In clear propaganda posted on Facebook Yazigi claimed last year that the SAC's rally event at Seidnaya represented "the coming back of life to this area." In another post he added that the rally "reflects the great will of Syrian youth for the continuity of life and for resurrection and new birth." Later in the year he eulogised that the events are "evidence to the continuity of life in Syria, and the will of life of Syrian People & their confidence in a better future for Syria and to overcome the crisis and war."
All this from the man who is subject to EU sanctions because he "shares responsibility for the regime's violent repression against the civilian population."
Yazigi's comments show that he clearly enjoys the benefits of the rallying as he uses it to fuel the propaganda that he promulgates as Syria's Tourism Minister. It drove Labour MP Alison McGovern to call for an investigation into the FIA's grants by Damian Collins, chairman of the UK government's powerful Culture, Media and Sport Select Committee. Crowther also wrote to Collins requesting a "fuller" investigation and said that "a government inquiry should determine whether F1 funds benefited Sudan's despicable regime as a matter of urgency." It didn't fall on deaf ears.
Collins told the Telegraph that he has committed to raising this matter with the Treasury as it monitors and pursues potential breaches of foreign sanctions through the Office for Financial Sanctions Implementation (OFSI). To be clear, this does not mean that any sanctions have been breached, it means that Collins has referred the matter to the OFSI to see if there has been a breach. As the FIA has repeatedly said that the grants were funded with money from a contract it signed with a UK-registered company the OFSI has reason to look into it. It isn't the only external agency that has cast its eye over the grants.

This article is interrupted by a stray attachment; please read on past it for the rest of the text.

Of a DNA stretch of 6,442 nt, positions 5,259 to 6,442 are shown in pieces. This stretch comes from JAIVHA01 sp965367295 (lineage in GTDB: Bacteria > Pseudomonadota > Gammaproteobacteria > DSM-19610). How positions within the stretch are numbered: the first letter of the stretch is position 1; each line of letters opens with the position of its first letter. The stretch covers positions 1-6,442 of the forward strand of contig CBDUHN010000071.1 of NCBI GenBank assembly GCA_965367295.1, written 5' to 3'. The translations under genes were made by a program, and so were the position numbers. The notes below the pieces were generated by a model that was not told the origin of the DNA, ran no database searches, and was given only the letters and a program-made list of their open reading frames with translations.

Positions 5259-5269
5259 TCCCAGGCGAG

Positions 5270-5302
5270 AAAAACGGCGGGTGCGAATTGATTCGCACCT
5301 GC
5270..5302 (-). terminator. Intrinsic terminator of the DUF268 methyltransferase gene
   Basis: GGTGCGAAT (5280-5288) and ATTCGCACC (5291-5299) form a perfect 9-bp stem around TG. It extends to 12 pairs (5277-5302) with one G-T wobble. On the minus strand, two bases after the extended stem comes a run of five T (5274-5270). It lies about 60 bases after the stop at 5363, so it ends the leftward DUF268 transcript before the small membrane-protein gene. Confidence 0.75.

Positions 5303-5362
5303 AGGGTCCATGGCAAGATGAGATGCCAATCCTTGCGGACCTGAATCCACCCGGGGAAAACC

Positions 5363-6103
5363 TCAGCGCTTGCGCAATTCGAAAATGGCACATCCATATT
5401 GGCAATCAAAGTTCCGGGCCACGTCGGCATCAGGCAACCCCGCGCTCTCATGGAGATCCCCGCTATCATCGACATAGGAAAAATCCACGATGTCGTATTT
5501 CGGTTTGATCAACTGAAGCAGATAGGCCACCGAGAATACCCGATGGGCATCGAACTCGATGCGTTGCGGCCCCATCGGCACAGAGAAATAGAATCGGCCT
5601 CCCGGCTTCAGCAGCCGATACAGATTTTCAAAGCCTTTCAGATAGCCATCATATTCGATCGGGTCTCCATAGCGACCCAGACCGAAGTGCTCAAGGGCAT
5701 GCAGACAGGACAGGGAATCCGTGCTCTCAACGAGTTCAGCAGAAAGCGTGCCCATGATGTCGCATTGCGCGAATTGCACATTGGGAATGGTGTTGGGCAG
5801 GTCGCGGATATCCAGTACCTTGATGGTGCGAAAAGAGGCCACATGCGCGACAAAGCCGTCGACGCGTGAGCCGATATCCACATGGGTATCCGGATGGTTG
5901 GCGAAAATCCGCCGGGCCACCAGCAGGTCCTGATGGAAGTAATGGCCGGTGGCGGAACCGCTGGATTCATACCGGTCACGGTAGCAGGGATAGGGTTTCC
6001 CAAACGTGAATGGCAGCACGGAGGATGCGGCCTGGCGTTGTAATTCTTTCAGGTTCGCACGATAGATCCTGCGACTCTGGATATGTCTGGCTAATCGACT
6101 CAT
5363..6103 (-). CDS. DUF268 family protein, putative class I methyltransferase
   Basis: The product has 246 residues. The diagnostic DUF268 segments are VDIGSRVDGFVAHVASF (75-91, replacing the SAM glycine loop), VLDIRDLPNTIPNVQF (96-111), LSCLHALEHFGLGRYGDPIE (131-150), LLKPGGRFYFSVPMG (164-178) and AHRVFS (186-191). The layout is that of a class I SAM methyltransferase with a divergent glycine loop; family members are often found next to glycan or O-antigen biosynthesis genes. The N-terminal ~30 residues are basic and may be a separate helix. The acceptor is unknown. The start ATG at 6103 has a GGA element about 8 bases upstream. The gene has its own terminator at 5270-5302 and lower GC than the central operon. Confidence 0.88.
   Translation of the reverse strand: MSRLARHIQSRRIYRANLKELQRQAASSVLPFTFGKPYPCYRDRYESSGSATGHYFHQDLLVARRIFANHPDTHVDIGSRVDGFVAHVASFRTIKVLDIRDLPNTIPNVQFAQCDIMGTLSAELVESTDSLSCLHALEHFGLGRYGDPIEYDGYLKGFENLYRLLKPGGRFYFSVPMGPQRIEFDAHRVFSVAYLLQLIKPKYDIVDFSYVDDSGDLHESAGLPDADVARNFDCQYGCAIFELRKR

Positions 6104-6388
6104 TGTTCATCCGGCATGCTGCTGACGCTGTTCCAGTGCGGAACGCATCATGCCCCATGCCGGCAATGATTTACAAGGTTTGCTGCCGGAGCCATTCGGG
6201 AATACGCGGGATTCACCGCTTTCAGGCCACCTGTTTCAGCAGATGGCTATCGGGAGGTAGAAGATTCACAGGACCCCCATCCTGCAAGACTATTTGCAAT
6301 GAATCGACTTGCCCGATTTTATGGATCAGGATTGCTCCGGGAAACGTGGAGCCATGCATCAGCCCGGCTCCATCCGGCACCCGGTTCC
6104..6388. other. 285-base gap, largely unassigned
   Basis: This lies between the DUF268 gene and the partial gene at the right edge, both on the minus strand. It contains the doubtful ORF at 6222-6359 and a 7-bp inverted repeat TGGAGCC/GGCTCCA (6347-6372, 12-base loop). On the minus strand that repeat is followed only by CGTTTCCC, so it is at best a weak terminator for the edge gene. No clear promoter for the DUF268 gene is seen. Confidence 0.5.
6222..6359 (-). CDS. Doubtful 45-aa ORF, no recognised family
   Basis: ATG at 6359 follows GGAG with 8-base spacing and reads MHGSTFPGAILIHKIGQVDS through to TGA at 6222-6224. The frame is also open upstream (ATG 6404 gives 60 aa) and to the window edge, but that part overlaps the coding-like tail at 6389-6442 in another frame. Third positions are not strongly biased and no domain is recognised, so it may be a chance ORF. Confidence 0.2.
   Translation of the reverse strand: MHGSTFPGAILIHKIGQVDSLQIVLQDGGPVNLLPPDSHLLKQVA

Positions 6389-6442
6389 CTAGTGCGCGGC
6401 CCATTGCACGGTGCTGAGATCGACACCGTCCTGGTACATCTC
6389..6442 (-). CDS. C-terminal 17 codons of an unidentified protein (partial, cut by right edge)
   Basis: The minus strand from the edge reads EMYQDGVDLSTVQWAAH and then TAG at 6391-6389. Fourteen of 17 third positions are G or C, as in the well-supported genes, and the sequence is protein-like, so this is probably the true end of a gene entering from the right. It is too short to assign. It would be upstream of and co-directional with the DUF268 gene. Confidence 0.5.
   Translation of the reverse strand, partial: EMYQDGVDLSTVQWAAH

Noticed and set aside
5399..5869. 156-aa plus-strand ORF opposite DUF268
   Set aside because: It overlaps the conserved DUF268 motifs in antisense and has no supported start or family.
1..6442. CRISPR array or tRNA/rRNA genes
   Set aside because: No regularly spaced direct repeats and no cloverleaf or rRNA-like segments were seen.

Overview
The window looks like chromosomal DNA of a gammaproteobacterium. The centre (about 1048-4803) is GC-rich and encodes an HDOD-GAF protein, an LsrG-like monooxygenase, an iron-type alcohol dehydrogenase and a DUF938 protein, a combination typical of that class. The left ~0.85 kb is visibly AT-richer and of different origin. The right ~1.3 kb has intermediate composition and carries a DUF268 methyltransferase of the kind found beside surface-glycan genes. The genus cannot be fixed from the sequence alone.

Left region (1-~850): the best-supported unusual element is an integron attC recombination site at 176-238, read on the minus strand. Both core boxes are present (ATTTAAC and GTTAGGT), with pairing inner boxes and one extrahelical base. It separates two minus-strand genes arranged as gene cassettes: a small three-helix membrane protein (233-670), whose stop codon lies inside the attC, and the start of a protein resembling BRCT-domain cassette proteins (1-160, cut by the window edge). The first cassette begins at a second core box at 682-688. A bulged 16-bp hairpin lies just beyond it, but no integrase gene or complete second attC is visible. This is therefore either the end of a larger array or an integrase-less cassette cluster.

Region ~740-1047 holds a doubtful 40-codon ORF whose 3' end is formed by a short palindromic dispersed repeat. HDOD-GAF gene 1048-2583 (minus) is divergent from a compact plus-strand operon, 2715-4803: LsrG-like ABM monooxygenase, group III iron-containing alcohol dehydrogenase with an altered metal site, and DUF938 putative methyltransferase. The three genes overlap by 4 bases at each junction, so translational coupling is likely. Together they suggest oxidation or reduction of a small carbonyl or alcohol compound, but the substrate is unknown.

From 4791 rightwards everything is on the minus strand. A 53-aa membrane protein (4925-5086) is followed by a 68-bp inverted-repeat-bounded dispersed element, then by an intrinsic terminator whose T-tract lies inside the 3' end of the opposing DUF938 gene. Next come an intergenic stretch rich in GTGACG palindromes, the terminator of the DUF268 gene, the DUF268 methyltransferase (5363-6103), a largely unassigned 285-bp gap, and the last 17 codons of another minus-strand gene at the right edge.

In 2015 the FIA asked the consultancy firm Deloitte to carry out a compliance analysis of its activities and one of its recommendations was "strengthening of the monitoring of the use of grants awarded by the FIA."
Acknowledging this, an FIA spokesperson said: "All grants are subject to rigorous internal scrutiny and the FIA will continue to lead the way in ensuring compliance as it strives to put in place best practices. This includes implementing recommendations made by Deloitte following its compliance analysis that was carried out in 2016, at the request of the FIA, to assist it in reaching its compliance goals. This also included the appointment of a new compliance officer to lead oversight and who has recently joined the FIA."
A spokesperson for F1 added "it is not within our remit to influence or determine how the FIA promotes, develops and regulates motor sport, nor how its funds are applied. We are satisfied that we are in full compliance with applicable sanctions."
Now it's over to the OFSI to see what it thinks.
Check out our Thursday gallery from Sepang, here.